When I was young, I use to go into the local bank and I’d notice that some of the tellers would decorate their work spaces with funny cartoons. Invariably, they were tongue-in-cheek jibes about the nature of work. The characters in the cartoons would complain about their bosses, the hours, and the mere fact that they had to be there.
Even as a child, I was puzzled as to why people would stay in a job where they found more to complain about than to enjoy. I assumed, that these cartoons were a reflection of what these bank tellers thought about their work.
Then, when I entered the workforce for myself, I worked with people who would say things like: “I hope your day is well despite the fact that it’s a Monday” or “It’s Wednesday! More than half the week is gone. Hooray!”
These same people always left work 15 minutes early, never went the extra mile and always gave the impression that they found work to be a chore.
I guess I’m really lucky because I love what I do but I found it confounding that people would stay in a job that they don’t enjoy. I do realise that sometimes jobs change and a role that you once enjoyed may evolve into one that you don’t. Regardless of the situation, I’ve always thought that you either change your job, or change your attitude. In the book “Become a Key Person of Influence” by Daniel Priestley talks about Vital People and Functional People.
He says that Vital People see themselves aligned to the result rather than the process. He writes: “No matter what, they will always be okay to adapt and change dynamically if it gets them towards a better result, or a faster result.”
He continues: “Functional People like to associate with people who reaffirm that life is tough. They like to be reassured that the economy is affecting others too and that times aren’t what they used to be. A Functional Person loves the comfort of their friends, who don’t push them or inspire them to step up to a whole new level.”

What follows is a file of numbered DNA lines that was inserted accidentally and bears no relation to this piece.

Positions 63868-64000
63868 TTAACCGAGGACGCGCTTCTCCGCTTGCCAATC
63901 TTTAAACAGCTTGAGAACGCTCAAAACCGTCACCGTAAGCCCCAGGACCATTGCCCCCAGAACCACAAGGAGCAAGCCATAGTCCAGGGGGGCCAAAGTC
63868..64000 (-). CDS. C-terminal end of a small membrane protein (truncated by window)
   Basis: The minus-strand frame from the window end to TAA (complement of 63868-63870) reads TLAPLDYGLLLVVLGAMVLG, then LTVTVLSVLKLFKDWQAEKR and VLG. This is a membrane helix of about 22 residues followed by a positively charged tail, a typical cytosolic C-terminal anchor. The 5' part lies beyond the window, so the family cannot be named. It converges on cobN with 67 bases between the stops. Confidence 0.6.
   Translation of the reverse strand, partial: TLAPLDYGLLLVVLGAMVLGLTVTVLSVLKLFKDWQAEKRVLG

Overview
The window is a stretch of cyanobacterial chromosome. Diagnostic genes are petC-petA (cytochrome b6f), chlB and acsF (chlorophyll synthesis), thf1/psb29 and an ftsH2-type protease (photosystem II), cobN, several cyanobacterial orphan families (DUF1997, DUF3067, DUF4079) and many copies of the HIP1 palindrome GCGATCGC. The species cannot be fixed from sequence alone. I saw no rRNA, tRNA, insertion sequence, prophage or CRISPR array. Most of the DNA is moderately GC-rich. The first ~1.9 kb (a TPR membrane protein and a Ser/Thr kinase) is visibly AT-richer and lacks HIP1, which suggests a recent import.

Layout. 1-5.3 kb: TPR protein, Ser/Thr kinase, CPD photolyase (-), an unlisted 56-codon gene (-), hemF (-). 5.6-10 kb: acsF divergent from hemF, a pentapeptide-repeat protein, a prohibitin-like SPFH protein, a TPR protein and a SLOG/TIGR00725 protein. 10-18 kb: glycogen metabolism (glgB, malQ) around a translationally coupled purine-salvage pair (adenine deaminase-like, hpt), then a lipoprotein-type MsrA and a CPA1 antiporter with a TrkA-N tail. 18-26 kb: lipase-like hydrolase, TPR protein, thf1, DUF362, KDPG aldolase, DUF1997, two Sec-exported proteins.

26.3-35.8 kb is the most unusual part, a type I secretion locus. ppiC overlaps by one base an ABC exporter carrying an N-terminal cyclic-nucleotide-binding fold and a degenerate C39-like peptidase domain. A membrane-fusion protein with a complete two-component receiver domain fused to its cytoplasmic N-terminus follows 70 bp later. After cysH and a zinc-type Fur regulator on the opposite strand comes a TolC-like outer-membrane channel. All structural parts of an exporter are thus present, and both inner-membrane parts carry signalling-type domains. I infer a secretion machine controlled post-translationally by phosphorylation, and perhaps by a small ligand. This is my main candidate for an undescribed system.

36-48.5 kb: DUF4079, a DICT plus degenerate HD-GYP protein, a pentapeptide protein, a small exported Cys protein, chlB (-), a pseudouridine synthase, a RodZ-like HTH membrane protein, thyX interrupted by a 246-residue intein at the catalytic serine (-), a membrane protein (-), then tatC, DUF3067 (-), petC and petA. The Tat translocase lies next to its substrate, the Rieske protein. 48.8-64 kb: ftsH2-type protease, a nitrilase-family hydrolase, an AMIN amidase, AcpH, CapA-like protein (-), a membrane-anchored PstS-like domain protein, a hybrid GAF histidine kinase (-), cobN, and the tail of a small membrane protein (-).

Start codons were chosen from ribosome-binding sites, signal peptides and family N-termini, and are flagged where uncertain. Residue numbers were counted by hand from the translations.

This is so true. The reality is that the world is full of Vital People and Functional People – and that’s okay. However, if you’re reading this, I truely hope that you want to be a Vital Person. For the simple fact that life is far more joyous, exciting and rewarding when you are.
When the organisers of the Key Person of Influence series asked me to be one of their main mentors and speakers in this year’s program, I knew it was the right fit. I love working with Vital People. I love working with people who want to make a difference. And I love empowering people to realise their potential. The series rolls out over the next few weeks in Melbourne, Sydney and Brisbane. If you come to the event make sure you come and say hi.
Key Person of Influence dates:
Melbourne: 7 February 2014
Sydney: 13 February 2014
Brisbane: 28 February 2014